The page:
Who will we bump into next, you wonder - Dame Kiri Packer? Mercifully not, though the misanthropic, empyhysema-racked Nobel prize- winning novelist with whom the narrator has such an uneasy relationship looks pretty unmistakeable here as a paler shade of Patrick White. I wish I could report that these figures feature in a tight, penetrating satire on media mores Stateside and Down Under. The truth, alas, is that such a clef capers are merely a sort of pointless playfulness, vitiating a novel already in several minds about what it wants to be.
The title-character is an affable Aussie sport who has become a star of US morning television by talking his way on-camera into the homes of ordinary (and far from ordinary) folk, like some one-man version of Dame Edna's Neighbourhood Watch. Jacko Emptor's various adventures (his quest for a veteran's missing daughter which leads to the uncovering of a ghastly case of enslavement and sexual abuse; his telegenic high jinks as the Berlin Wall comes down, etc) are recounted by his New York bar-stool buddy, a globe-trotting Australian writer who also provides his own impressions of Jacko's distant birthplace, a vast isolated cattle ranch out in the Northern Territories, and his experiences with his friend's relations - the leathery, redoubtable Emptor matriarch and the effete brother, a glittering Sydney opera queen and criminally egregious cancer-fraud.
The resulting novel manages to be all of the following and none of them properly: a study of cultural differences; a quizzical look at the strength of Aussie 'mateship' and at the morally ambiguous position of the insider / outsider; a pretext that enables Keneally to sound off and settle some old scores; and a genial adventure yarn not afraid to pay a quick visit to the 'Olympics of evil'. As with this author's last and much finer novel, Woman of the Inner Sea, it is the narrator who exacerbates the book's unsureness of tone and purpose. On one hand, he functions as a mouthpiece, relaying Keneally's own views on, say, the small-mindedness of Australia's 'cultural SS' who, with their 'Aussie-meters', rate books on the strict criterion of how much is set Down Under.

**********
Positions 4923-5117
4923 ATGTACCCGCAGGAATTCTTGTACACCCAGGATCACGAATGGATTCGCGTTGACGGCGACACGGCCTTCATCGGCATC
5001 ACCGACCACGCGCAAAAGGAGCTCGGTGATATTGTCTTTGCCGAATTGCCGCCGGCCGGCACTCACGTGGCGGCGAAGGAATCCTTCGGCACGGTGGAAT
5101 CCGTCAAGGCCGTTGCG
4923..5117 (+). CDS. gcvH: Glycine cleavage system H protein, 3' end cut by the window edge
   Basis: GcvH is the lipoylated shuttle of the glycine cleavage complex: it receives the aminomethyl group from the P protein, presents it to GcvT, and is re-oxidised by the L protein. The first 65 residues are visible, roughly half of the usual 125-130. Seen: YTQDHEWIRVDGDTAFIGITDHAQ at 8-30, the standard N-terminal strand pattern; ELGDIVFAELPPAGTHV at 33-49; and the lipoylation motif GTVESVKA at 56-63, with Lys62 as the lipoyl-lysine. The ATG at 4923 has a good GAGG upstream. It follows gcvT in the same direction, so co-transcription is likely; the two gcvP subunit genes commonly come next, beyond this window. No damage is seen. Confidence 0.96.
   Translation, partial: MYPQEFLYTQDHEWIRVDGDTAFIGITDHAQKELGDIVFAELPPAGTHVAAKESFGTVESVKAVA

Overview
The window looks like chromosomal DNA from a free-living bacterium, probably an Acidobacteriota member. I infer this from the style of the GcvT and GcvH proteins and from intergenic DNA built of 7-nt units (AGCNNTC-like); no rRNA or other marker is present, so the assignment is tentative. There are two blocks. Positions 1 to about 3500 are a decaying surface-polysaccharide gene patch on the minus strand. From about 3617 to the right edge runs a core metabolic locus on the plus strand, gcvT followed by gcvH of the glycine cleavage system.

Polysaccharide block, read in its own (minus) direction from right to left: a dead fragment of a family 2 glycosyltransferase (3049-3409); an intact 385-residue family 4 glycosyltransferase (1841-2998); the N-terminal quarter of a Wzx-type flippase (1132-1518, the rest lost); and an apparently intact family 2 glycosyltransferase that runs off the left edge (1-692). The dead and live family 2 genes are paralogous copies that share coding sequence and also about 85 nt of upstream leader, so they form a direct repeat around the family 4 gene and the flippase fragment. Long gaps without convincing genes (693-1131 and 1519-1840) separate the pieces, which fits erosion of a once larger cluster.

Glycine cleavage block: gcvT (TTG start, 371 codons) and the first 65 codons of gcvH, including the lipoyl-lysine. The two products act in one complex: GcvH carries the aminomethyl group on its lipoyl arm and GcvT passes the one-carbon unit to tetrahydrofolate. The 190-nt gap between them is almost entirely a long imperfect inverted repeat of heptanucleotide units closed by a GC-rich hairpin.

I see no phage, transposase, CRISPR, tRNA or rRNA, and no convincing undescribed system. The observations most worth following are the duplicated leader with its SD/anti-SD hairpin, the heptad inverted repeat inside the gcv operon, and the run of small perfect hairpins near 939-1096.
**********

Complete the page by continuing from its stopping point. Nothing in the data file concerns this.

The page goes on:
On the other, his obedient trailing round after Jacko, whose nave gutsiness he can't help admiring, for all he may disapprove of his womanising, forms a picture of Australian 'mateship' that is uncertainly slung between the satiric and the straightforwardly sentimental: 'Jacko covered his eyes from daylight with both hands. This I found prodigiously affecting, and I reached out and held him by the inner elbow - a large gesture from one Australian male to another.'
The real problem is that neither Keneally nor the narrator appreciates just how unfavourable an impression our winning hero makes, and this undermines the media satire. At the Berlin Wall, for example, he has himself televised jumping up on to it and attacking its symbolic hollowness with a jackhammer, thus becoming the focus of the crowd's ecstasy. When a German youth politely appropriates the implement, we're supposed to admire Jacko even more for the speed with which he allows the boy to take over and to claim the credit for this charismatic stunt on news bulletins the world over. Some of us, though, are still reeling from Jacko's initial presumption, and from surprise that a novel with its eye on TV vices should choose to overlook it. Keneally's contrived joke, 'Caveat Emptor', may have a more practical appeal than he suspects.
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